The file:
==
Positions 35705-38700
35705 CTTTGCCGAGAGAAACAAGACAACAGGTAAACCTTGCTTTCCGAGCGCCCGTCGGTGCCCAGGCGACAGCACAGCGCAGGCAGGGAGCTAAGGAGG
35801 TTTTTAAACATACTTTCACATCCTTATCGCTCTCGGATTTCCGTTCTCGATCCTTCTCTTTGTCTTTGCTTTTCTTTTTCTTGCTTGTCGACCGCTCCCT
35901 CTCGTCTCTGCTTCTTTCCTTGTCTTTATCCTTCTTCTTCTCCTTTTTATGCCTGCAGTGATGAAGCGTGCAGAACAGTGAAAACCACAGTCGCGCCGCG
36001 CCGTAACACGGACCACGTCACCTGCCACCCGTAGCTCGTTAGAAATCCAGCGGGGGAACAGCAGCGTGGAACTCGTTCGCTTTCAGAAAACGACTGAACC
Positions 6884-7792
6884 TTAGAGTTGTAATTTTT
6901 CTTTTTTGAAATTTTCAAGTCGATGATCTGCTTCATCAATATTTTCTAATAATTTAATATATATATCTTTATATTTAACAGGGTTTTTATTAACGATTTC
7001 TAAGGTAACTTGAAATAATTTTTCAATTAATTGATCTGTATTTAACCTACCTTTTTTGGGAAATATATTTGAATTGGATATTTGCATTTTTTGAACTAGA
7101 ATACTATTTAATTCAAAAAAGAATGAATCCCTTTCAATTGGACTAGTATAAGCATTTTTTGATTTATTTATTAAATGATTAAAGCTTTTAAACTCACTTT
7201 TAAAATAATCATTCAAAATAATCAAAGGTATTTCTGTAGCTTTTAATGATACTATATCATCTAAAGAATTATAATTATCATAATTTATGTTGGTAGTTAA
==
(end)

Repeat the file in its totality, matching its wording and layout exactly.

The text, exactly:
Positions 35705-38700
35705 CTTTGCCGAGAGAAACAAGACAACAGGTAAACCTTGCTTTCCGAGCGCCCGTCGGTGCCCAGGCGACAGCACAGCGCAGGCAGGGAGCTAAGGAGG
35801 TTTTTAAACATACTTTCACATCCTTATCGCTCTCGGATTTCCGTTCTCGATCCTTCTCTTTGTCTTTGCTTTTCTTTTTCTTGCTTGTCGACCGCTCCCT
35901 CTCGTCTCTGCTTCTTTCCTTGTCTTTATCCTTCTTCTTCTCCTTTTTATGCCTGCAGTGATGAAGCGTGCAGAACAGTGAAAACCACAGTCGCGCCGCG
36001 CCGTAACACGGACCACGTCACCTGCCACCCGTAGCTCGTTAGAAATCCAGCGGGGGAACAGCAGCGTGGAACTCGTTCGCTTTCAGAAAACGACTGAACC
Positions 6884-7792
6884 TTAGAGTTGTAATTTTT
6901 CTTTTTTGAAATTTTCAAGTCGATGATCTGCTTCATCAATATTTTCTAATAATTTAATATATATATCTTTATATTTAACAGGGTTTTTATTAACGATTTC
7001 TAAGGTAACTTGAAATAATTTTTCAATTAATTGATCTGTATTTAACCTACCTTTTTTGGGAAATATATTTGAATTGGATATTTGCATTTTTTGAACTAGA
7101 ATACTATTTAATTCAAAAAAGAATGAATCCCTTTCAATTGGACTAGTATAAGCATTTTTTGATTTATTTATTAAATGATTAAAGCTTTTAAACTCACTTT
7201 TAAAATAATCATTCAAAATAATCAAAGGTATTTCTGTAGCTTTTAATGATACTATATCATCTAAAGAATTATAATTATCATAATTTATGTTGGTAGTTAA